We pray for all who are working to control the effects of the Coronavirus throughout the world. For all who work in the NHS, in Care Home settings, and in our community. For the development of a vaccine, with access for all to receive it. Lord help us to keep others safe and to follow guidelines in this present time of trouble. Give us an attitude of humility as we seek to serve you as best we can. Lord in your mercy, hear our prayer.

As we remember the feast of All Souls, we pray for all of our family and friends who have gone before us and for those who have died as a result of the Coronavirus. We remember them before God now in the silence of our hearts. They may have gone from our sight, but they are not forgotten. May their souls, and the souls of all the faithful departed, rest in peace, and rise in glory.
Heavenly Father, we make this prayer to you, the God of all nations, who calls us each to yourself that we might aspire to holiness and service in concert with the work of the saints of the ages. To you be glory and praise and honour for all time to come. Amen.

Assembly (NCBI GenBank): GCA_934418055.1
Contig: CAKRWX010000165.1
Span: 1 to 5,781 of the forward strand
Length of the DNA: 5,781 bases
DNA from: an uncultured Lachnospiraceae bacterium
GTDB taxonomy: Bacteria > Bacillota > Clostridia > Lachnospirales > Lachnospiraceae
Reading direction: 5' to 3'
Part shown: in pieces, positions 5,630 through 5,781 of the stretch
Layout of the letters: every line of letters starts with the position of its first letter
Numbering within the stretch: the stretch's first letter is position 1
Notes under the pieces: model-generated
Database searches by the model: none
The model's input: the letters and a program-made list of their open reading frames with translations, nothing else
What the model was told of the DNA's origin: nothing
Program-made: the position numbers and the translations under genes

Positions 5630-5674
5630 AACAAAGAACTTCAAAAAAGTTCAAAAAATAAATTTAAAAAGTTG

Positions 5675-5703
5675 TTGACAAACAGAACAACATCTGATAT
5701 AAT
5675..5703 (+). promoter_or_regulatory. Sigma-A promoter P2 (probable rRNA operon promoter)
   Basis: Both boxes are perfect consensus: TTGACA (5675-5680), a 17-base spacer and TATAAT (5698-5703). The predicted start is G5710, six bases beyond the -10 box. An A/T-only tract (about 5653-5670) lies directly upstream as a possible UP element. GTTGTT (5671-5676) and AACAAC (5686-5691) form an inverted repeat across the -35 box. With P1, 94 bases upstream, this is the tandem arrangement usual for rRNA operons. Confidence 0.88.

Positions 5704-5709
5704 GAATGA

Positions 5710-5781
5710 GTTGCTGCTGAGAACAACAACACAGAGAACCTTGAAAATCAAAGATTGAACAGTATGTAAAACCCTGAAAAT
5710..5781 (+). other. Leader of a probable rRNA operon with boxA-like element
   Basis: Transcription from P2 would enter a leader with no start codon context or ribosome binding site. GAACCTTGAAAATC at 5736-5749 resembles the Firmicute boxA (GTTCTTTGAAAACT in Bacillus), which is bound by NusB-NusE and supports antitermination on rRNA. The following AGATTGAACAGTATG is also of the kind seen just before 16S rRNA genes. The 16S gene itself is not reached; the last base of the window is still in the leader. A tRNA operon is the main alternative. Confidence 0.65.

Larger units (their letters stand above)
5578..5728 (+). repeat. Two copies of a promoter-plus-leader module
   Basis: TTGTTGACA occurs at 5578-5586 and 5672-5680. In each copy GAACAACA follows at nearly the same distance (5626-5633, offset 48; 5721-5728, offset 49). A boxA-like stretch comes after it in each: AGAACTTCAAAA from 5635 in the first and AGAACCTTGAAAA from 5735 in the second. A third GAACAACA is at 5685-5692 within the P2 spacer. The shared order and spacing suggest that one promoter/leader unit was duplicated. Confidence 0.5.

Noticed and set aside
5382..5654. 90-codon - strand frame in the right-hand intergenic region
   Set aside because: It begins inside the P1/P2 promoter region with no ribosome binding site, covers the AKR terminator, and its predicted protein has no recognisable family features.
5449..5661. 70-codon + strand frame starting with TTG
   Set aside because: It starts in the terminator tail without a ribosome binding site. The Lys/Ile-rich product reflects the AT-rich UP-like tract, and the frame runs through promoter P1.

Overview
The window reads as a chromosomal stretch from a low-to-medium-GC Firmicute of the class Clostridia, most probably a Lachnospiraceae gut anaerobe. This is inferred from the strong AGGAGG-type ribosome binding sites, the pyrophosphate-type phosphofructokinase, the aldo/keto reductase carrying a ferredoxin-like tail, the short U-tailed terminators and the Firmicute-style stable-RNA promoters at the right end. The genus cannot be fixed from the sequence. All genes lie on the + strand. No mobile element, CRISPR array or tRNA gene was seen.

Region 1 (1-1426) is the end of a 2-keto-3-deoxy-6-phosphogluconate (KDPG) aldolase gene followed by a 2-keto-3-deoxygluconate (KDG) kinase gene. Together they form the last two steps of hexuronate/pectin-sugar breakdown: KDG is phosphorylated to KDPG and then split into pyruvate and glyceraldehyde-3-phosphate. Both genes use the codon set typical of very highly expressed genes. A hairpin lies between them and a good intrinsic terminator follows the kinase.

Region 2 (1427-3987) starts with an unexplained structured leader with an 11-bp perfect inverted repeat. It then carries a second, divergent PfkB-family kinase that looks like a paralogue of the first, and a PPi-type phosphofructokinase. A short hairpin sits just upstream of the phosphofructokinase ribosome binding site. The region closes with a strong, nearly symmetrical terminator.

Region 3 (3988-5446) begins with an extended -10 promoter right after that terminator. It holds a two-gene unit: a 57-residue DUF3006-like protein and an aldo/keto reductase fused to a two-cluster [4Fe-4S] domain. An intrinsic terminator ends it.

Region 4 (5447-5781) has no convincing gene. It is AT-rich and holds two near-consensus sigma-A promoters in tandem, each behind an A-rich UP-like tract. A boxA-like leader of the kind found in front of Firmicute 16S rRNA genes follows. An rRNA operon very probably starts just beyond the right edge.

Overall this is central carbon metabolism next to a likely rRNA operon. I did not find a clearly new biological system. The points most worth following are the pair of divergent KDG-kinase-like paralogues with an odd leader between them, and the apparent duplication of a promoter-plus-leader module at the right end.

We finish by reading or singing along to George Matheson’s hymn played here by David. You may also want to reflect on this image of the saints by an unknown artist.

O Love that will not let me go,
I rest my weary soul in thee;
I give thee back the life I owe,
that in thine ocean depths its flow
may richer, fuller be.

O Light that followest all my way,
I yield my flickering torch to thee;
my heart restores its borrowed ray,
that in thy sunshine’s blaze its day
may brighter, fairer be.

O Joy that seekest me through pain,
I cannot close my heart to thee;
I trace the rainbow through the rain,
and feel the promise is not vain,
that morn shall tearless be.

O Cross that liftest up my head,
I dare not ask to fly from thee;
I lay in dust life’s glory dead,
And from the ground there blossoms red
Life that shall endless be.

George Matheson